Ronnie Rhodes has been in prison more than 30 years for a murder he has always insisted he did not commit. A recent investigation into his case by law students studying wrongful convictions at the Washburn University School of Law strongly suggests that Mr. Rhodes is innocent of fatally stabbing Cleother Burrell in 1981. The investigation shows that the case was plagued by inadequate police investigation and questionable testimony, primarily from the victim's roommate, whose clothes, hands, and shoes were covered in the victim's blood and who at first lied to the police about the source of the blood, then claimed he was an eyewitness to the stabbing and blamed Mr. Rhodes.
Yet the evidence that could finally exonerate Mr. Rhodes -- including hairs from the victim's fingernails (visually consistent with the roommates' hair) which could identify the assailant through DNA testing not available at the time of Mr. Rhodes' trial -- has been either lost or destroyed by the police department. The law students' investigation and subsequent discovery that crucial evidence is no longer available is chronicled in "Presumed Guilty," an online blog series by Ron Sylvester, legal affairs reporter with the Wichita Eagle. See http://www.kansas.com/presumedguilty/
In Kansas, only the Governor has the power to grant a pardon or commutation of sentence for a miscarriage of justice. Please sign this petition to let Gov. Brownback know that 30 years is more than enough and that you support executive clemency for Ronnie Rhodes.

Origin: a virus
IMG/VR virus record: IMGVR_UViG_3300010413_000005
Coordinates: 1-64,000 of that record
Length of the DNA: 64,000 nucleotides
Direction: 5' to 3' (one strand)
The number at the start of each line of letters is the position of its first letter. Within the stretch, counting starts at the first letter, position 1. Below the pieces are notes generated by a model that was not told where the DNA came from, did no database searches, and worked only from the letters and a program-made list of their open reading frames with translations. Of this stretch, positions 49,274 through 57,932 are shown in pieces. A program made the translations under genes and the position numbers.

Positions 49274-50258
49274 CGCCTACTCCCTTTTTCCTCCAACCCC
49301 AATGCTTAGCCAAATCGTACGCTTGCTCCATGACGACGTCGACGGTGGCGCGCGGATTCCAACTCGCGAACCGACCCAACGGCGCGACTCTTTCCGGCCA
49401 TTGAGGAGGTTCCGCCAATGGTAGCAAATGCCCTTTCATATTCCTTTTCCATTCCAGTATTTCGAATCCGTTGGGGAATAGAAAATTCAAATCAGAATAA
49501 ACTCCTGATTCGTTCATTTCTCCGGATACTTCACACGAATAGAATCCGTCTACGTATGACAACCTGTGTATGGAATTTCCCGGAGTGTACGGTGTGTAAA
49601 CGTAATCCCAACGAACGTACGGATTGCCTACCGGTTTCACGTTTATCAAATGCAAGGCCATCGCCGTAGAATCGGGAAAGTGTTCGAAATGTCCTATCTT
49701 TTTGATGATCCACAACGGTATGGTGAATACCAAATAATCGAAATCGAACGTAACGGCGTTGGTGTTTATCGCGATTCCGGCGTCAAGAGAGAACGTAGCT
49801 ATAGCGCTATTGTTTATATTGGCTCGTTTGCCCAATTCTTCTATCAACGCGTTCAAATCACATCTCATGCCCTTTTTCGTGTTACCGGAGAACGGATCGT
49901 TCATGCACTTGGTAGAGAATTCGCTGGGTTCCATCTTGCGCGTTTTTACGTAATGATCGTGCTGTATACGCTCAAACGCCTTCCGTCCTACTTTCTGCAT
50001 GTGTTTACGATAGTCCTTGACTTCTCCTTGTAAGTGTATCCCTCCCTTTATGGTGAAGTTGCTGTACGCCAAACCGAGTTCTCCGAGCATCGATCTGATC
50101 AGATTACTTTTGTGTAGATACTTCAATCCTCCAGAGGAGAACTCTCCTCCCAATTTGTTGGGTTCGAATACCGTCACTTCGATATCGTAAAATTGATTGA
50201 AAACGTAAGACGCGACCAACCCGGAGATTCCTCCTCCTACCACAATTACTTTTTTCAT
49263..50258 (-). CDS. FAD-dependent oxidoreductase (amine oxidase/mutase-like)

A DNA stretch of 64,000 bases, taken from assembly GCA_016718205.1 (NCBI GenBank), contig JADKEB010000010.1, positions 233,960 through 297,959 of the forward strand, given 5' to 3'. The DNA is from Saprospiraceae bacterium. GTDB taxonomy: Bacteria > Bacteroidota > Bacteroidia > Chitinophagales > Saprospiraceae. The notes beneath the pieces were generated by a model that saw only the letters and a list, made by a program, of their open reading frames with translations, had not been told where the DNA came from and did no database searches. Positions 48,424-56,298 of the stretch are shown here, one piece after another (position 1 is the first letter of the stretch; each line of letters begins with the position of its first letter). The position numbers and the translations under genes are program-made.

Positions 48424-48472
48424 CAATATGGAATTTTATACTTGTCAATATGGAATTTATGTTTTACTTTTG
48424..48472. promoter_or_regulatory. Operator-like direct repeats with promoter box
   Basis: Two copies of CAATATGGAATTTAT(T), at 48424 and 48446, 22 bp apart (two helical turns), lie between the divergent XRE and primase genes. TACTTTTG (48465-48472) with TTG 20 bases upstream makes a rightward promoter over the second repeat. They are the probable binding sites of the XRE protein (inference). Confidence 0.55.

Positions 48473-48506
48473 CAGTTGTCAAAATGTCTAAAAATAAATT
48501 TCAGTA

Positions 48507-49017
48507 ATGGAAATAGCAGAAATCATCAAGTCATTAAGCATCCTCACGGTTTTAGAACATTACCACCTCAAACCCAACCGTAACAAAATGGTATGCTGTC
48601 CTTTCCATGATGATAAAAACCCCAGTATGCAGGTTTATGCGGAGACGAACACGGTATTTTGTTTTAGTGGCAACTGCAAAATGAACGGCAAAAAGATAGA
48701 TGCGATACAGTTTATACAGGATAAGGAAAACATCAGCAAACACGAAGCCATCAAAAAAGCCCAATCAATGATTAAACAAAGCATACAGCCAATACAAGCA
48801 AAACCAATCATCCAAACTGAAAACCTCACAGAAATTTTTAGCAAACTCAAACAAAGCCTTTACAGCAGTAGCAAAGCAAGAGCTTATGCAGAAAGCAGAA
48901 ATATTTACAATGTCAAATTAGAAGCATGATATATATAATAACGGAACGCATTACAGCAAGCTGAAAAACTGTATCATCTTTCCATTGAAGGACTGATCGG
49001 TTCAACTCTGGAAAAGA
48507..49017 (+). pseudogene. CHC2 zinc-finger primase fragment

The investigation by Washburn law students convincingly demonstrates that Mr. Rhodes was wrongfully convicted of the murder of Cleother Burrell in 1981. However, evidence which could conclusively exonerate Mr. Rhodes has been lost, or worse, was destroyed by the police department. Consequently, the failsafe of executive clemency is the only remedy available for the miscarriage of justice in Mr. Rhodes' case.
Despite his unjust incarceration, Mr. Rhodes has engaged in educational and occupational pursuits to aid his reintegration to society, and is well-equipped to lead a productive life outside of prison. He has been a successful mentor to younger inmates as part of Reaching Out From Within, a program focused on resolving problems without violence, and plans to continue his contributions to the program after his release.
Thirty years is more than enough. I urge you to grant Mr. Rhodes at least a commutation of sentence, if not a full pardon.